Whatever you believe about how much or little this represents dynamics in DC--in a year that has seen rising home prices, rising transportation costs, declining service and satisfaction on the Metro, record snowfall, record heat, record power outages, ugly local and national political battles, and random violence--this piece does an excellent job of painting at least one part (however large it may be) of the story of 2010 in DC.

Fights, teens among challenges as D.C.'s Gallery Place entertainment area matures
(Note: If the site has trouble loading, press the "Print" button in article's Toolbox to view it in printer-friendly mode)

(Article H/T: Lee Stuck. Photo H/T: Wikimedia Commons)


Workday listening: Cigarettes are good!

I listen to some pretty great stuff but this one is tops.  The kind of dark humor I live for but, sadly, this one is not a joke.  Some of you might of heard in on This American Life but here is the original.  So smokers please keep smoking, it'll financially help the rest of us later down the line.


The Future is in Regional Governance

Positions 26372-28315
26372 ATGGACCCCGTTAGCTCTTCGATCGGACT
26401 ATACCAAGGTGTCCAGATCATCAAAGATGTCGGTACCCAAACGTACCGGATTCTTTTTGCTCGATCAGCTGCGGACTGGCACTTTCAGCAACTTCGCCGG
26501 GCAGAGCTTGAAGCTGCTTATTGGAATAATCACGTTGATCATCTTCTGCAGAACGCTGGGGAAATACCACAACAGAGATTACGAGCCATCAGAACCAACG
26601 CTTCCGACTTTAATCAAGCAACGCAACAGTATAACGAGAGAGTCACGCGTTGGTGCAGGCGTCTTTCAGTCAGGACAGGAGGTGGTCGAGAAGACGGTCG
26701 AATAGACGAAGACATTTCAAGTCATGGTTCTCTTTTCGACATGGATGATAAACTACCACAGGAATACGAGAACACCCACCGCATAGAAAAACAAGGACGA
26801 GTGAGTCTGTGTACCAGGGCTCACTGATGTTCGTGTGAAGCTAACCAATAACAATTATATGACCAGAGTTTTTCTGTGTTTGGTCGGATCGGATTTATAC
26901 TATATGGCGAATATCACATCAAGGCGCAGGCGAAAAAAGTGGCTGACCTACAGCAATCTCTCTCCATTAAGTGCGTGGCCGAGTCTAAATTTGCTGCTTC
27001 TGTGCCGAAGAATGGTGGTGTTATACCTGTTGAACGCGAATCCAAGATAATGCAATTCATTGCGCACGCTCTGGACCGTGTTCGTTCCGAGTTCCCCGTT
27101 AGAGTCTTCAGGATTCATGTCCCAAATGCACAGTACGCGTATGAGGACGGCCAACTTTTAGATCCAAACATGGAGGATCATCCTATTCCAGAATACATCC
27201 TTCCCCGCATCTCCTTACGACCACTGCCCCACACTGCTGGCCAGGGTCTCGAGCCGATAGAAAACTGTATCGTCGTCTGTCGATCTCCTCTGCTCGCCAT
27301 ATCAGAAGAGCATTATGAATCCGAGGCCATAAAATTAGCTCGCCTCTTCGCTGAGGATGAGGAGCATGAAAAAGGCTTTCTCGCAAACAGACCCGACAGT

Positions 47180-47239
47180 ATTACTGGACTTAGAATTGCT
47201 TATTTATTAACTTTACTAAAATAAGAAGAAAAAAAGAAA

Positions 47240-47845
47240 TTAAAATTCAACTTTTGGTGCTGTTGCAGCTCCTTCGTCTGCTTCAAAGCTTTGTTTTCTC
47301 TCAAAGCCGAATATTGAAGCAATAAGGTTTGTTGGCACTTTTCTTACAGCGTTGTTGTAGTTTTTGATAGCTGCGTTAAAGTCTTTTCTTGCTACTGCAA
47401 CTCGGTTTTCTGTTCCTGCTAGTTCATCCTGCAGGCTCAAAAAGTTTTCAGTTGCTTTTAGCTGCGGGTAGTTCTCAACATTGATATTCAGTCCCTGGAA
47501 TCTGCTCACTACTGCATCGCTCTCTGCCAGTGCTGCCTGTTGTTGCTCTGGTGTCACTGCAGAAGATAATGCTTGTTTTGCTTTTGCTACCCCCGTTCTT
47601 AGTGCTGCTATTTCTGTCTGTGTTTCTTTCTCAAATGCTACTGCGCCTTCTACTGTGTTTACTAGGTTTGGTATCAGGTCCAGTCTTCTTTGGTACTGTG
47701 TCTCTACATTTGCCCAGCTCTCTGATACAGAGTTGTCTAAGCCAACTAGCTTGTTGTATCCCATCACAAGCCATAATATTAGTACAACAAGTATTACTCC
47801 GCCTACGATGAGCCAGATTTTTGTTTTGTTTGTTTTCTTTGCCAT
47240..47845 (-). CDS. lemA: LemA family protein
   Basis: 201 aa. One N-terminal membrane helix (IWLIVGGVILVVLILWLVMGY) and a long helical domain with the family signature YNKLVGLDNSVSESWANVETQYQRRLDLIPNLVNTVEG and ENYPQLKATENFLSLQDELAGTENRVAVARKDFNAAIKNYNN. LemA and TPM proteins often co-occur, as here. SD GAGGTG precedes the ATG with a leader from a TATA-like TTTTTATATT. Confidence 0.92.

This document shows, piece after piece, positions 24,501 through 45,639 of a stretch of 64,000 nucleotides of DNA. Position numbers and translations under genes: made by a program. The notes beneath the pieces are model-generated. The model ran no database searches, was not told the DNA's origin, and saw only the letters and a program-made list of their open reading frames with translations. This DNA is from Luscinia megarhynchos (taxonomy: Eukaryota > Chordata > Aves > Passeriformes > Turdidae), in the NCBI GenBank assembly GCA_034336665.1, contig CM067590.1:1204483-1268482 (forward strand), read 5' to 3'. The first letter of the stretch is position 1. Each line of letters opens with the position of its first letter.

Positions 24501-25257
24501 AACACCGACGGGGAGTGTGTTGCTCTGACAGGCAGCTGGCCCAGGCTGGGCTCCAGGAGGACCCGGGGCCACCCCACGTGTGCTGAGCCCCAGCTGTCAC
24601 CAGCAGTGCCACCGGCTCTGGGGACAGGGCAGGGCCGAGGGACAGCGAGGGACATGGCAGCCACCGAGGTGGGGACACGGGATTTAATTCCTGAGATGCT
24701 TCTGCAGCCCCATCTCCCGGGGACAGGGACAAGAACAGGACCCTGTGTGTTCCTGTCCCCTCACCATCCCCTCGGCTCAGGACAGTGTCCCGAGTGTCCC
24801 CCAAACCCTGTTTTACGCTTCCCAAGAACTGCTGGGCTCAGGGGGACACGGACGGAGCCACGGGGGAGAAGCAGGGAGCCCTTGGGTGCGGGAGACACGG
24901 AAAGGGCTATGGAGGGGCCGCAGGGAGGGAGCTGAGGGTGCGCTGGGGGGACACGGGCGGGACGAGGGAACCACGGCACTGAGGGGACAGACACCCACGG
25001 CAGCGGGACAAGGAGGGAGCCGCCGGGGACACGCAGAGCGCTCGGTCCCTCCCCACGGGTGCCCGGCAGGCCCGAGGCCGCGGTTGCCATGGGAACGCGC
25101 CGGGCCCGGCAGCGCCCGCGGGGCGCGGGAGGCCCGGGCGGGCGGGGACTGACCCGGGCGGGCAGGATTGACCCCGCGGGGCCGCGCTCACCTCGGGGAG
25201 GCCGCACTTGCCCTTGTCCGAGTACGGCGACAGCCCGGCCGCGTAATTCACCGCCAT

Robert Puentes from Brookings's Metro  has a cool post on The Avenue, one of my favorite blogs, that makes a short case that the future success of a place near to my heart, the Hampton Roads area (757 represent!), is in regional governance.

Current thought in planning is that the places that we live and work will work better is we coordinate certain functions regionally, rather than at the local or state level. Yes, that's another level of government. Aren't we really good at adding those? Intervening at this scale and less at the local level makes much more sense given how our urbanized areas are organized. What I'd really like to see is less rigidity in zoning and more coordination at a tree-top level.

Transportation is the clearest example of why regional governance is important, since people regularly cross jurisdictional boundaries on their commutes. Planning transportation networks and investment based on the area included in a commutershed makes more sense than a dozen local governments planning their transit, cycling paths, and roads in isolation. Since transportation and land use are inextricably linked, I think some degree of land use coordination at a regional level is also necessary.

It's daunting to think about the logistics of regional coordination, but at least the 757 has it a little bit easier than our own D.C. area--it's all Virginia!

OK, We'll talk about it, too

I dabble a little bit in the sports blogosphere, and since I've plainly made my Cleveland & NBA biases plainly known on this site, it should come as no surprise to [whatever] readers [we may have left] that I'm a Cleveland Cavs fan, and I've got some opinions on the LeBron James "decision."